Keep taking the red pills – embracing change in education

At the British School in the Netherlands’ conference yesterday, #BSNconf16, I alluded to the popular meme from the film, The Matrix. Take the blue pill and life continues as it always has – nothing changes. Take the red pill and face reality – embrace change. Blue pill, red pill? Education has to be a packet of red pills in order for it to continue to meet the changing needs of our children and young people. Luckily, in the British International education sector we get more opportunities to choose which red pills we take. The BSN has developed considerably since 1931 and continues to...

ik praat Nederlands – echt!

I’m 45, the CEO of The British School in The Netherlands (BSN) and I’m worried about my homework. My Dutch teacher takes her job seriously and will look let down if I don’t make an effort. She doesn’t want to look disappointed but I can always sense it. There is a fine history of Anglo-Dutch relations between corporations and in my family. My wife’s side of the family is Dutch and I had a pretty good grasp of gezelligheid before arriving in The Netherlands (this has in my experience always involved Indonesian food, drink and friendly, if somewhat frank, conversation). I...

That vision thing – Part III – “Learning {Re}imagined”

Graham Brown-Martin’s “Learning {Re}imagined” was the third and final book from my Easter 2015 reading project. I have reviewed Martin Robinson’s “Trivium 21c” here and Steve Wheeler’s “Learning with ‘e’s” here. I’m actually rather pleased with myself. The books were read in what I feel was the *right* order in terms of preparation for a significantly different role in global education as Principal of The British School in the Netherlands – but more of that in my next post. Brown-Martin’s book is an eye-opening representation of the famous quote from William Gibson: “The future is already here — it’s just not very...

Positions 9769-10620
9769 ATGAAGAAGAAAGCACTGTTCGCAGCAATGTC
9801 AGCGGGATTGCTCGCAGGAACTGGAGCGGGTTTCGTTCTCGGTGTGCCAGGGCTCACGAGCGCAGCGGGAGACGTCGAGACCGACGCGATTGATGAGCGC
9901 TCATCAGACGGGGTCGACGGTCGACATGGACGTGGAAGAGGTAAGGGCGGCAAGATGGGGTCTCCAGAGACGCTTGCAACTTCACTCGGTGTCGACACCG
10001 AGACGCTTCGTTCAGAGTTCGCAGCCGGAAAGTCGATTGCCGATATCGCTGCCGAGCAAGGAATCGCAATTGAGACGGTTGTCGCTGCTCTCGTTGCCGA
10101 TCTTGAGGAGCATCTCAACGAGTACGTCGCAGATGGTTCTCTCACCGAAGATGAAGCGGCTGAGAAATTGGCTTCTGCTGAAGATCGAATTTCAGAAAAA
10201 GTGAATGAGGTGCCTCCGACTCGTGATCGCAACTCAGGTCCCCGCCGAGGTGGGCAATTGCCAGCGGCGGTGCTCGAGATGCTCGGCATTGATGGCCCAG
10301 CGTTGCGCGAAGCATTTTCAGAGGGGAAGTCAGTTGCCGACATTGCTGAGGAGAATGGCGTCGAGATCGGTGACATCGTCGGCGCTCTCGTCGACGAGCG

That vision thing (part II) – Learning with ‘e’s

There will be little comfort for school leaders in this text – little ease from Wheeler’s punning title. If you read the book hoping to pluck a solution to your ed-tech angst, you will probably put it down with more questions than answers. And this is probably the point. The theoretical review within is urgent and valuable, as well as being about as contemporary as this meme can be. It’s a fine place to test your values and beliefs about the impact of ed-tech in 2015. The book was a unique experience – in a good way. I have never read a text that...